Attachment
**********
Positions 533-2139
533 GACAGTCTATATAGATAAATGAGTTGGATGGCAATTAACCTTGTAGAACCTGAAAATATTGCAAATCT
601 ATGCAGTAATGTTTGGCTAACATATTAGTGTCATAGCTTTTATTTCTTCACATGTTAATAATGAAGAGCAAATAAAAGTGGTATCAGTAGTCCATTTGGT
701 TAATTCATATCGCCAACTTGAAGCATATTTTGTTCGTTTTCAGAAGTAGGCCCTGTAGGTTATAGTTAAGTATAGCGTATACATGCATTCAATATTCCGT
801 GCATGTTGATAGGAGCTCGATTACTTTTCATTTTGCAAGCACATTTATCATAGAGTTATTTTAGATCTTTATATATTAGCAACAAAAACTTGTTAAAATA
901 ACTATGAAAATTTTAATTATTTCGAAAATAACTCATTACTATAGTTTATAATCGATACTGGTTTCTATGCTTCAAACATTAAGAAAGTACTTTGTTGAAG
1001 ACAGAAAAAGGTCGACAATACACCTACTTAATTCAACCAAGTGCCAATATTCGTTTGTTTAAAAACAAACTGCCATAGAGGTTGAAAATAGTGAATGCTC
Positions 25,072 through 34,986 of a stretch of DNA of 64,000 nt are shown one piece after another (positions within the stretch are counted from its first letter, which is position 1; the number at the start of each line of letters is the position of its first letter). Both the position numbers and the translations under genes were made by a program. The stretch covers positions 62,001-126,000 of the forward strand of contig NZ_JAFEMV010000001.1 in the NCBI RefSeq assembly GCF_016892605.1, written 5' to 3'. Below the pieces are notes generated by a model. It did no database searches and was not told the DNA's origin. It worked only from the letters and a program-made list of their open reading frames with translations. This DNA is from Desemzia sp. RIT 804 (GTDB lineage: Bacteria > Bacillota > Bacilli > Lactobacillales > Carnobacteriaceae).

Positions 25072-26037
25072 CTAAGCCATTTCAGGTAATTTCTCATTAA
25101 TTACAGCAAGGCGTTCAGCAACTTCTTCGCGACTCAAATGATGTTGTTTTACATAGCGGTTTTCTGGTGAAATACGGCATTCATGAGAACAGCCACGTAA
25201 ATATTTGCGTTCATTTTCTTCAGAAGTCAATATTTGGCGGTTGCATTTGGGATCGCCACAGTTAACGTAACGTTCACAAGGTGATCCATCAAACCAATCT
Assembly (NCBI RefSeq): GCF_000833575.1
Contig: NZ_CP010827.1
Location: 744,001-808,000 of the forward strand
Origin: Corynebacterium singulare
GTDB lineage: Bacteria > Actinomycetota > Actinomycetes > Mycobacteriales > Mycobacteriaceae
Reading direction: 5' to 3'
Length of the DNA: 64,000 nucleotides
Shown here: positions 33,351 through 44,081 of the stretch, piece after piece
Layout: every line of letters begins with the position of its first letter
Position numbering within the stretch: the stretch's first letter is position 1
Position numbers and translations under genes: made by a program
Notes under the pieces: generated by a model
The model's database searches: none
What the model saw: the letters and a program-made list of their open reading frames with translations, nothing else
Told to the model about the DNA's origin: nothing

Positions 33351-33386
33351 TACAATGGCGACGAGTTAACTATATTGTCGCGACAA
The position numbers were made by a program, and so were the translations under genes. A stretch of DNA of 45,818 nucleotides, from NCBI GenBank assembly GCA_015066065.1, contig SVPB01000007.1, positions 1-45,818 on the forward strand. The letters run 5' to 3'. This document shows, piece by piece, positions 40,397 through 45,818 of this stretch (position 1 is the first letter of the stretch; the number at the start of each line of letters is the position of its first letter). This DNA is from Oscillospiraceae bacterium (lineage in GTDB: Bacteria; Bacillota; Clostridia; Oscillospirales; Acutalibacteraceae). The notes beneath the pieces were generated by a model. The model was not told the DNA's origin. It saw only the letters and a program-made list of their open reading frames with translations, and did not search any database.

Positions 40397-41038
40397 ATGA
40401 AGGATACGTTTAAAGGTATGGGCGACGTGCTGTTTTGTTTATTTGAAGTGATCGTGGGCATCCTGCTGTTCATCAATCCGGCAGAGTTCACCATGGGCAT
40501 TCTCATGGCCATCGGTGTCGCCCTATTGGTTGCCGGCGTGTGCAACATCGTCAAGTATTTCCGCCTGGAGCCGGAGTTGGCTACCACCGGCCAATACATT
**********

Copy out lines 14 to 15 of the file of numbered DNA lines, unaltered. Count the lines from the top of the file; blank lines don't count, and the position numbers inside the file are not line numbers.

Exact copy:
Contig: NZ_CP010827.1
Location: 744,001-808,000 of the forward strand